The idea that we’re being “derided” comes from a reading of the British Social Attitudes Survey, in which it seems this demographic were the most expected to be “lazy”, “drunken” and “promiscuous”. Cosslett usefully demonstrates that many people are vulnerable to stereotyping, by suggesting jokily that the survey was taken mainly by “the nation’s Hyacinth Buckets outside Marks and Spencers”, before suggesting that this public image of young men is equally untrue, and carrying on to defend the moral character and social qualities of the young, white British men she knows.

In that moment of stereotyping I think she undermines the point being made. Not because it shows hypocrisy – she’s apparently showing that older female people can be stereotyped too – but because they’re two such different stereotypes. On one side, young men. On the other side, older women. The latter are stereotyped as ineffectual, prissy, snobbish, frivolous and small-minded. The former are stereotyped as…carefree, keen on drinking, and getting lots of sex. Somehow these two stereotypes don’t quite equal each other.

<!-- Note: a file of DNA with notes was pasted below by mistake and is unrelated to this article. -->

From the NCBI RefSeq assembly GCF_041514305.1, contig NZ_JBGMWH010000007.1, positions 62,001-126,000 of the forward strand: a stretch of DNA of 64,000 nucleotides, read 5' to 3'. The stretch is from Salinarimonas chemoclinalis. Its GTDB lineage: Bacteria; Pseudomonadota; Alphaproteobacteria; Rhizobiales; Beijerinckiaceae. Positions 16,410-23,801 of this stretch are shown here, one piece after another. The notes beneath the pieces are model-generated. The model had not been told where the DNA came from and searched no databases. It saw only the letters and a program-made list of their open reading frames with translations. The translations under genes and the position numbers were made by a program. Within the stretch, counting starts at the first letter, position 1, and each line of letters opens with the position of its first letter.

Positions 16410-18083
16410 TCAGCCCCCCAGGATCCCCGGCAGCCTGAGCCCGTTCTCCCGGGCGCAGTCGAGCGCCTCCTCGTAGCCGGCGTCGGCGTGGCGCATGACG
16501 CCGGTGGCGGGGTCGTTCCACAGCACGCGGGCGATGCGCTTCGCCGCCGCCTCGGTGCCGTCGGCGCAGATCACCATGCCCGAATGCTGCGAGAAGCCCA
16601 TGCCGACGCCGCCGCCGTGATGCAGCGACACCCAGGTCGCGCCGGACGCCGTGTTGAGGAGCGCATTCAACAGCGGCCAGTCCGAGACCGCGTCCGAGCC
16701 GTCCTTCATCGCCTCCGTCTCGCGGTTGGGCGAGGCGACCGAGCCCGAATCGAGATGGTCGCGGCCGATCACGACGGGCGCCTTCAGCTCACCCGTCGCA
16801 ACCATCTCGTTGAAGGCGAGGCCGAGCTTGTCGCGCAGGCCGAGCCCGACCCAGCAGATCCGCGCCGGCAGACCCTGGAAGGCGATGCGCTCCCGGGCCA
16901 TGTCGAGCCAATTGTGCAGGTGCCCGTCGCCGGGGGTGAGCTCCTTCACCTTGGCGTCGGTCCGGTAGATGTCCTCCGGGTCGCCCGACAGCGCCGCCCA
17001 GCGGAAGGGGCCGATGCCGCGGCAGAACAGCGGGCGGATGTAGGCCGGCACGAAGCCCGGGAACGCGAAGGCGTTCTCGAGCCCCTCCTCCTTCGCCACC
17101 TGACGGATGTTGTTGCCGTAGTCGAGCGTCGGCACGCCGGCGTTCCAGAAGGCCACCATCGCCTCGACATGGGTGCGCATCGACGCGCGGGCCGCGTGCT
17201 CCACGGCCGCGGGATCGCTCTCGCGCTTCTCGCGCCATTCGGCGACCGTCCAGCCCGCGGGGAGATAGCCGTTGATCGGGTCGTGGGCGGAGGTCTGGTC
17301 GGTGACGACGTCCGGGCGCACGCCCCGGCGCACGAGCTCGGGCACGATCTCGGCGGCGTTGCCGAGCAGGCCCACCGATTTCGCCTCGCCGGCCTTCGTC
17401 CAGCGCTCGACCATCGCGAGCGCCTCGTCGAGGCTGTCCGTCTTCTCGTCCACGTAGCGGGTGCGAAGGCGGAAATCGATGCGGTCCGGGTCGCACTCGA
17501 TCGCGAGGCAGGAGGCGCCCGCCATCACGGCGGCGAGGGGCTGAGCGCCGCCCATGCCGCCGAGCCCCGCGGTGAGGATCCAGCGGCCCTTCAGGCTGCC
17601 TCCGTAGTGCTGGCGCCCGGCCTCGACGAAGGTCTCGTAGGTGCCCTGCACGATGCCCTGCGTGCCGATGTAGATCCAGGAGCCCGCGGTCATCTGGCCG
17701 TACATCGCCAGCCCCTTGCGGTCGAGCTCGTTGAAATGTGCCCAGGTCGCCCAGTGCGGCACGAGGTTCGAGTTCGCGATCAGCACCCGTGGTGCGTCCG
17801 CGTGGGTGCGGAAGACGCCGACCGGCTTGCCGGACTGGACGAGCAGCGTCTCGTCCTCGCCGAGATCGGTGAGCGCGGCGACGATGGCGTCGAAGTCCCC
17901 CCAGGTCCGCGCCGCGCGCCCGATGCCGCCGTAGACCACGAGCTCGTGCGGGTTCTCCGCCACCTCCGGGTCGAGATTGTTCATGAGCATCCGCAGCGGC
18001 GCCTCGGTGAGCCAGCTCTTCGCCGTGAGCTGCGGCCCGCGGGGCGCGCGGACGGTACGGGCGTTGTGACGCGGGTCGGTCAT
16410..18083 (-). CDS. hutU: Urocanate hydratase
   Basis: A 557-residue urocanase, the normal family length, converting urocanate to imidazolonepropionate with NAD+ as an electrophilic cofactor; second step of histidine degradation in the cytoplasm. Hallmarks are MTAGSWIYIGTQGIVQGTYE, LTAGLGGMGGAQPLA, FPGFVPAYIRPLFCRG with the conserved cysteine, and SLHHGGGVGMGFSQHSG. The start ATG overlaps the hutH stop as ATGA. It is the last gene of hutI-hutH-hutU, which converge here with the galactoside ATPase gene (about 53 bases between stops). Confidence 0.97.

The image of young men which Cosslett takes from the survey probably doesn’t ring true for her, when she looks around at her family and social group. It’s very irritating to be categorised as lazy, or drunken, or obsessed with sex. Many young men no doubt feel this attitude towards them is unjustified, and would like to be regarded as sober, industrious and chaste. But that’s not the same as being socially derided, as I see it.

Society is not prejudiced against young, white British men. Individual people might have negative views of them, which is a shame, and those views might build up a picture which young men would reject. But that doesn’t amount to a social disadvantage. The stereotyping of older women, which Cosslett brings up, prevents women being taken seriously in the workplace, reducing their earning power and their odds of getting a job.

The same stereotyping of women as narrow-minded and prone to being swayed by frivolous ideas leads to them being regarded as less believable in court, less effective scientists, less competent managers and less creative artists. The assumption that women’s interests and concerns are inherently less significant impacts the funding available for everything from women’s sports to refuges for those escaping domestic abuse. The fact that middle-aged women are an easy target for disdain says a lot about social attitudes which value women for their sexual attractiveness and their pleasingness to men.

© and read the rest: quiteirregular (posted using inoreader/ ifttt).